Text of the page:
Yes, brake fluid absorbs water like a sponge so I made my pressure bleeder in a 2-quart size so it’ll work with a single quart of juice so I’m not wasting a lot when I use it.  Been a good approach thus far.  

All of the “VW” style caps are about the same and the same as many Volvo tank caps, too.  Probably the best thing to do for an IM, though, is either get another one from IM or find out what it is, from them, and get one locally to insure that it’ll fit your tank cap threads.

Hey, while we're on a thread of DIY projects, my neighbor recently threw out a worn-out document shredder for the trash truck (it had chewed up too many old credit cards, I guess).  I grabbed it and removed the drive motor from it and then put the shredder remains back for the trash.  

The drive motor is about the size of a hand ball and runs on 110 volts AC so I pulled it  apart, removed the armature and bearings and turned it into a magnetizer/demagnetizer.

You may have seen my first one, made from a removed oil burner blower motor, but that one admittedly has a YUGE! coil and is vast overkill for a shop magnetizer that gets used mostly for screw-drivers (but Tim Allen on "Tool Time" would absolutely LOVE IT!)  

THIS one is much smaller, and while it can't turn a regular spark plug socket into a magnetized spark plug socket, it is just perfect for zapping screw-drivers and other iron-based tools and doesn't heat up while in use like it's big brother.

So, I give you the original "Ultra-Magnetron 10,000" and it's new, soon-to-be-a-Christmas-gift little brother, the "Magnetron 1,500 Lite".


Do not be fooled by the "Lunch-Time Salad Container" look - This is a serious piece of shop equipment designed and built to last for generations of use, assuming we're still allowed to have small hand tools in a few more generations.  Fully fused and thermally-protected (as the original motor was) for operator safety, "The Magnetron 1,500 Lite" is the perfect tool for instantly  magnetizing and demagnetizing any of your shop screw-drivers or small pliers - in fact, ANY small ferrous tool in your shop, with a simple pulse of the power button!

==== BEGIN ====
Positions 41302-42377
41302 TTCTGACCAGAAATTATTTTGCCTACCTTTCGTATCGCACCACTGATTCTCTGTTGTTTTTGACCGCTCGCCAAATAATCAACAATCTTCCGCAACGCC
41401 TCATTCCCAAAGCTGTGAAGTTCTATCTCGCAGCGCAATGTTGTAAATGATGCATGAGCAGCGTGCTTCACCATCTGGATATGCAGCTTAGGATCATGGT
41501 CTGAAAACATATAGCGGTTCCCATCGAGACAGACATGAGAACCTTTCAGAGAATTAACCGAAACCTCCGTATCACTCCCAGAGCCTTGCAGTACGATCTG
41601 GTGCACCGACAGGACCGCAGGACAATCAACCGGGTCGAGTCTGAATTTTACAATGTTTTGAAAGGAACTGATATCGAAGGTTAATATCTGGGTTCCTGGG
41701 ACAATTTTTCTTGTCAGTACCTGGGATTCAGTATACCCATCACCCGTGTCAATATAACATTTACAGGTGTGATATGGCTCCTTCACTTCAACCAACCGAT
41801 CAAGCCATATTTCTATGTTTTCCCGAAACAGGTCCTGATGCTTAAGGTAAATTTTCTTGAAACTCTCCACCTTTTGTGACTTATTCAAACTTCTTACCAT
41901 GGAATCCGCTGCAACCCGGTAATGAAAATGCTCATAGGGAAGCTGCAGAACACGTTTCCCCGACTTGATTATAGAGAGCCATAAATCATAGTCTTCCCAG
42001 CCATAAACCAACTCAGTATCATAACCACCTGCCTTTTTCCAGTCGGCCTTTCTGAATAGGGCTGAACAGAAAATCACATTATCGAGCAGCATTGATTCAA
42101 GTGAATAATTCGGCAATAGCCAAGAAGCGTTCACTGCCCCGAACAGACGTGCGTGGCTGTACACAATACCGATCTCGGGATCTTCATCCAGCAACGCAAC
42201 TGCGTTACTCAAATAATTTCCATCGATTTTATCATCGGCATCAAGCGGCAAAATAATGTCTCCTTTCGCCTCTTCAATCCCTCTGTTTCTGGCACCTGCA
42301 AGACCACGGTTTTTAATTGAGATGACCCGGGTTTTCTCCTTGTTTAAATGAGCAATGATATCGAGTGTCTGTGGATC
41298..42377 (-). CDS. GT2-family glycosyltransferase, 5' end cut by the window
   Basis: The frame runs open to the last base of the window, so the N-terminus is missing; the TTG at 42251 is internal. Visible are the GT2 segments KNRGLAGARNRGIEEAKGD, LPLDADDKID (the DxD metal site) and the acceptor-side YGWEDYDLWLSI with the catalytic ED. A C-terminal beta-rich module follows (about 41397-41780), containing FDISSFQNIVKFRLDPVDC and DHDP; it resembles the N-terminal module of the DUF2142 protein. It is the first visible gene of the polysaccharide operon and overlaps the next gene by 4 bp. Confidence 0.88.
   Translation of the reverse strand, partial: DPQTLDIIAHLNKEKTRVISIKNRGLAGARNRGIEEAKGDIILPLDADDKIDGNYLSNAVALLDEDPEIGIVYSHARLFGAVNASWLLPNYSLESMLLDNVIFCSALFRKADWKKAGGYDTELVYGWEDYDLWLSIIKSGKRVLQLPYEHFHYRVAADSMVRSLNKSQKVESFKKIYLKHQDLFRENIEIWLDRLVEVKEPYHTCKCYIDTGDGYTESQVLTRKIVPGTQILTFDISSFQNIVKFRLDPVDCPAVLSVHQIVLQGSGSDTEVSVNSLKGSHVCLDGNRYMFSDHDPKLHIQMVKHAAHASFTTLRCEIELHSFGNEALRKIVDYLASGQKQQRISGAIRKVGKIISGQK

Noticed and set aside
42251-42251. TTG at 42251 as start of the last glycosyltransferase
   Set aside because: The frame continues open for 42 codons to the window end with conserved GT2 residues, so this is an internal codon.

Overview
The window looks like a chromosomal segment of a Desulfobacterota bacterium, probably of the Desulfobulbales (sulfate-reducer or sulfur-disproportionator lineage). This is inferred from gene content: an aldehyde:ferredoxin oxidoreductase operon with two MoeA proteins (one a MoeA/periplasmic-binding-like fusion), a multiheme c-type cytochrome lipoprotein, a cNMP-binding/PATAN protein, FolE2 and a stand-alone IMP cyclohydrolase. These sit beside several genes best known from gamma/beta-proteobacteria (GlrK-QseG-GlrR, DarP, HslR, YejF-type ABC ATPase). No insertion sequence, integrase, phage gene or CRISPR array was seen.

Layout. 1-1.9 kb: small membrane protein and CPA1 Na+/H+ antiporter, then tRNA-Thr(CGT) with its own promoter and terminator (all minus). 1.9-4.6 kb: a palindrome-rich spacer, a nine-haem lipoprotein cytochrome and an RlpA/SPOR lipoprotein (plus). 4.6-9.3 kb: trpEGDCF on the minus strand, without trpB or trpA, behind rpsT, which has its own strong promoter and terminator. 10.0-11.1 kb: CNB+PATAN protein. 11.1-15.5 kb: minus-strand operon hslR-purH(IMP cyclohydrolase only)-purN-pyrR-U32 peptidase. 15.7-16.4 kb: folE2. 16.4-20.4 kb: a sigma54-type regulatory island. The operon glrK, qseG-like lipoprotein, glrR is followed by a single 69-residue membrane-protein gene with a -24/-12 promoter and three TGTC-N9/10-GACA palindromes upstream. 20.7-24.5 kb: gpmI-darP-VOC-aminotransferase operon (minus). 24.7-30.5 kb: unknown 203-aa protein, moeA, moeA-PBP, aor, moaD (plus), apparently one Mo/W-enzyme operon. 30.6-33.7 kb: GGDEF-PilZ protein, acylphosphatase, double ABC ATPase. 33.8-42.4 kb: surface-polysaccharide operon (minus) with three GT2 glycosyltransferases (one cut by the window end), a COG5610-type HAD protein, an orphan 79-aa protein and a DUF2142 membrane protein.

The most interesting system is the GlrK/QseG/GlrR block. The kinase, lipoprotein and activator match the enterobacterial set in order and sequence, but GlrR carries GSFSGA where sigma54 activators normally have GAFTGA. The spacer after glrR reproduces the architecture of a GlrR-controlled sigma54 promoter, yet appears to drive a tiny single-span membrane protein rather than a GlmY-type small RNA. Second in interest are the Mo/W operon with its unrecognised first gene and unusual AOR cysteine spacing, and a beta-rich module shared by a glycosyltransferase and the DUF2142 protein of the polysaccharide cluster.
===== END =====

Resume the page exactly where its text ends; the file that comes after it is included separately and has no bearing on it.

(Note:  This model might not have enough poop to magnetize sockets larger than 1/8" and it shouldn't screw up your mechanical Rolex Oyster, but we haven't yet finished environmental testing so, in the meantime, don't wear a mechanical watch within three feet of these devices when in use - Caveat Emptor).

Never again will you have to hold a screw on the end of a non-magnetized screw-driver with one hand while trying to turn the tool with the other as the tool itself will hold the screw fast all by itself.  When you're done with your job you have the option of leaving the tool magnetized or returning it to a non-magnetized state with the push of the "Mag/DeMag" button.  The perfect multi-purpose tool!

Another quality shop product from the Christmas Elf at: 
Five Cent Racing ≡ Air-Cooled Division!

Remember, these Magnetron tools are NOT sold in stores.  

(In fact, they're not sold anywhere.)

But one just might show up at the Carlisle Raffle (if I find another motor to cannibalize).


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Last edited by Gordon Nichols


Well, with the Magnetron you can just stand there like you're using a teapot.  Insert the tool in the black tube, hit the button for a second (short pulse) or so and remove the newly magnetized tool to use it.

To de-magnetize the same tool, simply insert it into the Magnetron tube, push and hold the button while removing the tool, then release the button and the tool is de-magnetized.

Thank you, William Gilbert.

Hey Gordo, @Gordon Nichols, Oh wise one ... 

I got this off the site and wondered if I should just buy this it would be easier.


Motive Products

Works on most Air Cooled VWs, including Bugs, Buses, and Square Backs and Fast Backs. This kit includes adapter 1104. All bleeders come with a full 1 year warranty. 
Appplication notes:
VW Bus 1950-1967 will use 0100 - 45mm threaded cap
VW Beetle after 1963, bus after 1967 will use 0104 - 27mm inner diameter threaded cap (or check outer diameter of the reservoir neck at 27mm)

If the reservoir neck outer diameter is closer to 25mm you will need the 1110 cap.

Anything with push on caps will use 0101. 

The pump is not a whole lot more expensive that doing it yourself when you have to buy all the stuff from new but the adapters are not cheap...

 I guess I should measure the cap on my car to find out what top fits.  

Last edited by IaM-Ray